Qatar’s banks are on the brink of a precipice … a...

Qatar’s banks are on the brink of a precipice … a...
Qatar’s banks are on the brink of a precipice … a...
Last August, the deficit of the foreign exchange assets of Qatari banks surpassed the previous historical level recorded in July 2020, amid the increasing needs of Doha for foreign exchange to cover its dues in currencies other than the riyal.

A survey conducted by Al-Ain News, on Tuesday, referring to data issued by the Qatar Central Bank, showed that the foreign assets deficit of Qatari banks rose last August by 18.18 billion riyals ($ 5 billion), compared to last July’s figures.

The total deficit of banks operating in the Qatari market with net foreign assets amounted to about 352.68 billion riyals (96.94 billion dollars), up from 334.5 billion riyals (92 billion dollars) at the end of last July.

While on an annual basis, the deficit of foreign assets of banks in Qatar increased by 26.4%, as the deficit was recorded until the end of August 2019 about 278.8 billion Qatari riyals (76.6 billion US dollars), according to official data.

Bank assets

According to data, the net assets balance of banks in Qatar consists of the total liabilities owed by banks in foreign currency, such as foreign deposits of all kinds (savings, current, and term), and the debt instruments issued by them (bonds, bills, sukuk), minus the total assets they own Those banks, such as the facilities they provide to clients and any foreign exchange money they have.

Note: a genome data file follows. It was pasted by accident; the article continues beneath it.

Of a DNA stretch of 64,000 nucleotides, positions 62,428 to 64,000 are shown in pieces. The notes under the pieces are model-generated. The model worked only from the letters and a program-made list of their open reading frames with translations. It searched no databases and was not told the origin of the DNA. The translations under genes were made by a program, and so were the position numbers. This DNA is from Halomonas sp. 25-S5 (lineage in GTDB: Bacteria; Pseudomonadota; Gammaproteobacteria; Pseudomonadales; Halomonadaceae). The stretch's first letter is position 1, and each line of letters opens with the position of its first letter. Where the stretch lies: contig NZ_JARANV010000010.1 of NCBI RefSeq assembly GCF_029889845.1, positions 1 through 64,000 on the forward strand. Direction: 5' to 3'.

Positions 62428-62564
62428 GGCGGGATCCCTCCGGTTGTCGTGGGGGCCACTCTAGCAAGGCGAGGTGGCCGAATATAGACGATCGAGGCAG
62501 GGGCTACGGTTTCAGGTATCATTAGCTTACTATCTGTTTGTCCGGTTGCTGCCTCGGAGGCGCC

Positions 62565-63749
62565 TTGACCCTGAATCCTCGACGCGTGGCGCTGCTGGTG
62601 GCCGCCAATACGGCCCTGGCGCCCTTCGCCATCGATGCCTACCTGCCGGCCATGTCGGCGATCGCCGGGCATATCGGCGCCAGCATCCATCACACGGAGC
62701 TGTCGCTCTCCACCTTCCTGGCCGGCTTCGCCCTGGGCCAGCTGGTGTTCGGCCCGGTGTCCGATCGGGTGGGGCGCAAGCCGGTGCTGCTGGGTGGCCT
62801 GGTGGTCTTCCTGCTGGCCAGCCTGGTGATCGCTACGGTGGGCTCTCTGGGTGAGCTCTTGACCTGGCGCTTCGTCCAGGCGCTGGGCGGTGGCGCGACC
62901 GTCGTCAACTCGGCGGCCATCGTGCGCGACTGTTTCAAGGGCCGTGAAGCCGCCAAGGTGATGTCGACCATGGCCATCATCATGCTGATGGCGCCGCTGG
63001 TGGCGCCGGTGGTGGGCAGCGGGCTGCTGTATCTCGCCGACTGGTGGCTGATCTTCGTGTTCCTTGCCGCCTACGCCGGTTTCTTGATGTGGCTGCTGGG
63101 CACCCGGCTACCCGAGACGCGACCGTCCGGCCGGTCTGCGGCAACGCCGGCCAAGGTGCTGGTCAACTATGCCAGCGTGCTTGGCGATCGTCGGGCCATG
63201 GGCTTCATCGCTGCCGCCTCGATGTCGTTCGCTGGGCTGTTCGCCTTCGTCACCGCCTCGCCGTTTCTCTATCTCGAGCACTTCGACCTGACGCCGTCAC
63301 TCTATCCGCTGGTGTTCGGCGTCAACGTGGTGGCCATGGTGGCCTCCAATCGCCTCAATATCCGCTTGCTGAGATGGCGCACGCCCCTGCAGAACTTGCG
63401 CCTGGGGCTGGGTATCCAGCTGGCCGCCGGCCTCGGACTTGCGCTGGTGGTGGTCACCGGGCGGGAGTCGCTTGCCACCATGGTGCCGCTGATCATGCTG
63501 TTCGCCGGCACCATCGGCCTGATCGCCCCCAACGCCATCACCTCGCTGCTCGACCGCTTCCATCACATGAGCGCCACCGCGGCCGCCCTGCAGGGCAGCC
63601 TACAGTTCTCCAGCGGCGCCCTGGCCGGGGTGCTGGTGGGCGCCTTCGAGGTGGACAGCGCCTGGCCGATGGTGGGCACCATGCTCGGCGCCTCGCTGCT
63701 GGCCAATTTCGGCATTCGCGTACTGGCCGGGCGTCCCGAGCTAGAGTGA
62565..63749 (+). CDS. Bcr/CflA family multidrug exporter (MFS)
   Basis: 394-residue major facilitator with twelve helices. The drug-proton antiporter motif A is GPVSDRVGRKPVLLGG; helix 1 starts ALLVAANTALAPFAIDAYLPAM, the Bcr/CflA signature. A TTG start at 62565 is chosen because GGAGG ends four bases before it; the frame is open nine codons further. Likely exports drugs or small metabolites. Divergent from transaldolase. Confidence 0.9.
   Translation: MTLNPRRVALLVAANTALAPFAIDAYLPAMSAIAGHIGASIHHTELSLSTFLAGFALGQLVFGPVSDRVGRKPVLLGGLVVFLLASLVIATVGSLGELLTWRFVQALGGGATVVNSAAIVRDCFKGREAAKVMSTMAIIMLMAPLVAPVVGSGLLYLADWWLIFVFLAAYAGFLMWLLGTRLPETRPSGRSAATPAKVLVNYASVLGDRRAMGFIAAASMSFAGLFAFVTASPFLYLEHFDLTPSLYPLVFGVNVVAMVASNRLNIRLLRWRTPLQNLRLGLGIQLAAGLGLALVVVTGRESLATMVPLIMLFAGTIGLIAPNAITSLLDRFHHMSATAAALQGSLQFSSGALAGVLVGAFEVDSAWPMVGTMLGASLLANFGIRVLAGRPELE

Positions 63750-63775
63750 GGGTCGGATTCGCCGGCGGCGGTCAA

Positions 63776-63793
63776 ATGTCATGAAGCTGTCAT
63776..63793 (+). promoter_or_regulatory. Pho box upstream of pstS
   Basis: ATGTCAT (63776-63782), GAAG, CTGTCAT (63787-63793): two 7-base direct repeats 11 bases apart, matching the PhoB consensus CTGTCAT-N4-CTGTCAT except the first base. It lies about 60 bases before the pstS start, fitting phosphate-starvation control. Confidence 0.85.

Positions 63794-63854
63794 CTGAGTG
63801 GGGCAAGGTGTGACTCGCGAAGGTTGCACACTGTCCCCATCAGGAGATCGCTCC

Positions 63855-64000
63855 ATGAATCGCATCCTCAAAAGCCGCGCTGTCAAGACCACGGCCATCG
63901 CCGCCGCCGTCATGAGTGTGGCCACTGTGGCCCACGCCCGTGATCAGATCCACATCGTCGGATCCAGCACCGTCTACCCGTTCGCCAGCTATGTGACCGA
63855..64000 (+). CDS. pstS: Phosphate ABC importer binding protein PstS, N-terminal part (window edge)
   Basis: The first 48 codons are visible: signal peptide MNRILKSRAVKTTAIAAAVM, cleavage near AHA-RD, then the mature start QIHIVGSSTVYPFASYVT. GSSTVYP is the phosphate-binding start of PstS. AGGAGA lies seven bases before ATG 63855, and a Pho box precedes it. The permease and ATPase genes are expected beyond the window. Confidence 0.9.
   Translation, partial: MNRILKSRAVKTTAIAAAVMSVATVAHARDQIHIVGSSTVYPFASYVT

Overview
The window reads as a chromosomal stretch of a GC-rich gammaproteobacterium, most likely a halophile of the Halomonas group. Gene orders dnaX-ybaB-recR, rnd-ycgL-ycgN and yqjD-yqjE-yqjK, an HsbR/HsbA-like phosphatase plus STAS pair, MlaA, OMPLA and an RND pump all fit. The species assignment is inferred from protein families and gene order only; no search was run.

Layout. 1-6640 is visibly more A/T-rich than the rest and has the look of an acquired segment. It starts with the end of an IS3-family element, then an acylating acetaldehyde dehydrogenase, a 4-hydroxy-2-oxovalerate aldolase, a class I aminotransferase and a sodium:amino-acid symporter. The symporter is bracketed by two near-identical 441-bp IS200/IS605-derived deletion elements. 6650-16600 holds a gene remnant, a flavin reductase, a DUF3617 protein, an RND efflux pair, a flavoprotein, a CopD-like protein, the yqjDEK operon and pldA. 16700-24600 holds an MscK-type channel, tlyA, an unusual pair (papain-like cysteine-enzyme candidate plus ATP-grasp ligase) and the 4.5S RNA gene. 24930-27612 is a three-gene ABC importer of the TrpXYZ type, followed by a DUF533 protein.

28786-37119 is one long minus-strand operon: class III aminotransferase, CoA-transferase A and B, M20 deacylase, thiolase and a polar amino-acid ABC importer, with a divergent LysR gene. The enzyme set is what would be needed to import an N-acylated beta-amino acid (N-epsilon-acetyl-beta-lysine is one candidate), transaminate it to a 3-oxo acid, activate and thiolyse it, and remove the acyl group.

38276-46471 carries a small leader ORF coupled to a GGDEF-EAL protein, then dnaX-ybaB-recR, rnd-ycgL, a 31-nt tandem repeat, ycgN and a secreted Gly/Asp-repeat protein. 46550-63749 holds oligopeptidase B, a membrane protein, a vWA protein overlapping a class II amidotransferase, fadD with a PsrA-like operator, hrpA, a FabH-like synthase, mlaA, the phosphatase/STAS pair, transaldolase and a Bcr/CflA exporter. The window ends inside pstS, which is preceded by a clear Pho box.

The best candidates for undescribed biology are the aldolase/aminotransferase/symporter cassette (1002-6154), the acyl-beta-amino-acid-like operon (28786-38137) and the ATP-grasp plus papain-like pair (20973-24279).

According to data from the Qatar Central Bank, the total funds required from commercial banks in Qatar, in foreign exchange (dollars and euros), amounted to about 567.2 billion Qatari riyals (155.9 billion dollars) by the end of last August.

On the other hand, the total value of assets (assets) in foreign exchange owned by those banks operating in the Qatari market amounted to about 214.5 billion Qatari riyals (59 billion US dollars), as of the end of last August.

The provision of foreign exchange in Qatar is one of the most prominent challenges facing banks and the Qatar Central Bank, since the decision to boycott Doha in 2017, and the exit of foreign liquidity to more stable markets, pushing the state and banks to turn to debt markets.

In June 2017, Saudi Arabia, the UAE, Bahrain and Egypt cut diplomatic relations and transport lines with Qatar, due to Doha’s support for terrorism. What negatively affected its economy, its indicators and sectors, and raised the risk in the banking market.

In March 2018, the International Monetary Fund said that the Qatar Central Bank had compensated residents and foreigners’ deposits and investments exiting banks due to the boycott, with a total value of $ 40 billion.

During the current year, the Qatari government, through the Ministry of Finance, went to foreign debt markets to provide liquidity in foreign exchange by issuing bonds denominated in US dollars and others in Chinese yuan.

In addition, many banks operating in the local market, most notably the Qatar National Bank Group, have gone to foreign debt markets more than 6 times, to obtain funds in foreign exchange by issuing bonds of varying maturities.

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